It will happen, in time, but there is still a large amount of basic science to be done first IMO. My best guess is that self-assembling biomimetic molecular machines, based on polypeptides, will be the first off the blocks. New tools such as AlphaFold will play an important role in their design.

This took a weird turn in an article that I thought would explore the basic scientific challenges of nanotech and why we don't have it yet. I do think that the erosion of religion has some negative externalities in modern society (ie. lack of easy meaning and direction in life and downfall of local community kinship), but no I don't think that is the main reason why we don't have nanotech specifically. I don't even think that's the primary reason we are more polarized politically now (my current thoughts lean towards changes in information consumption, communication, and trust in institutions).

But specifically nano-printers? Of course people want that, as much as people want quantum computing, fusion energy, brain-computer interfaces, and life-extension. The benefits are obvious, from the money-making opportunities alone. Maybe reality is just disapointing: it's a harder problem than people originally expected without any economically viable intermediate steps (the kind that bolster AI reasearch now) so progress is stuck in a quagmire.  

Nope. Fusion is the tech you want if you want to make arguments like this. Nanotech has actual serious problems, and is going to have to look a lot more like life (using diffusion for transport, using reactions driven by entropy and small energy differences rather than large energy differences, probably some other compromises like modularity) because the world is simply too dirty and noisy machinery driven by large energy differences will find something unintended to react with, and break.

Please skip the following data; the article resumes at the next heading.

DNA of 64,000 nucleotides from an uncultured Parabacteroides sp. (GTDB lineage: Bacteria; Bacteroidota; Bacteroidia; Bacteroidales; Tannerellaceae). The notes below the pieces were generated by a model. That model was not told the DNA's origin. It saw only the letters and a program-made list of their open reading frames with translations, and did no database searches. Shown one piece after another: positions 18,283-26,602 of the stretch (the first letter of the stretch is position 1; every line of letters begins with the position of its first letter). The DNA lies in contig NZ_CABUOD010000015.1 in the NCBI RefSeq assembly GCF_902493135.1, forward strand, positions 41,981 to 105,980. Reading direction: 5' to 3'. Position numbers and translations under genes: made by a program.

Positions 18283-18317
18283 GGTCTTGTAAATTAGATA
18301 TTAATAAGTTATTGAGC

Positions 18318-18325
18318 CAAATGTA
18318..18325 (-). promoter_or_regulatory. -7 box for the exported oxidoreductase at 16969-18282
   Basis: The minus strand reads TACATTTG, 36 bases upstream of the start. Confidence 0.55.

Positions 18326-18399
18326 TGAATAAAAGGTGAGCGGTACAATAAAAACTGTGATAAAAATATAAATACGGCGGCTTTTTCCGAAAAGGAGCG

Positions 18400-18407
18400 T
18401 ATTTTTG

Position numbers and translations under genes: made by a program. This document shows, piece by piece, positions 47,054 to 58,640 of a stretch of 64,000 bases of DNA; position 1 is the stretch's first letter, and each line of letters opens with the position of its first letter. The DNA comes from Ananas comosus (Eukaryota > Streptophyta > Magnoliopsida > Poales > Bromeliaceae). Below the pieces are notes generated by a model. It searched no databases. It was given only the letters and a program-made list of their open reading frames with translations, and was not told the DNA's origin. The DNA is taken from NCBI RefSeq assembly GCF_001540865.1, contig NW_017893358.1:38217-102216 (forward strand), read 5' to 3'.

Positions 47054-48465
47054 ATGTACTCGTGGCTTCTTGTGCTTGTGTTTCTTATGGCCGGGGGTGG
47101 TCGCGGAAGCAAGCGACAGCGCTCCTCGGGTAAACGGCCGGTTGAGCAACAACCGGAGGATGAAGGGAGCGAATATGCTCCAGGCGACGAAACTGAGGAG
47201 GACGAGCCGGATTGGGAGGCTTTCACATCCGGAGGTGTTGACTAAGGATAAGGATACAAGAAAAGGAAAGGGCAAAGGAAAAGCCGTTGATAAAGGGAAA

because the world is simply too dirty

What stops the nanoassembly taking place in a box that keeps the dirt out? Perhaps a whole manufacturing environment that doesn't contain a single extranious atom.  Taking place at liquid nitrogen temperatures to minimize thermal noise (if need be). The solution evolution found is not the only or best one. 

I did my PhD doing STM. So on the one hand, yes, you're right. I know first-hand how to prepare an environment where gas molecules are hitting any given point on your sample less than once per week. But if you're trying to work with stuff that's highly highly reactive (particularly to hydrogen gas) it will get dirty anyway, and after a 1% of a week it will be ~1% covered in dirt.

I also know how sticky, erratic, and overall annoying to work with atoms are. Low temperatures will usually not save you because there will be multiple metastable configurations of most non-crystalline blobs of atoms and anything interesting is locally-energetic-enough to excite some of those transitions. If you try to grab atoms from feedstock along pre-planned trajectories, it will fail, because you will non-deterministically pick up clusters of atoms of different sizes. If you try to replace a bulk feedstock with a molecular ratchet to dispense single atoms, it will fail, because the ratchet will run backwards sometimes and not dispense an atom when you want it. And then your atom-grabber will stick itself to something important one a day because why not.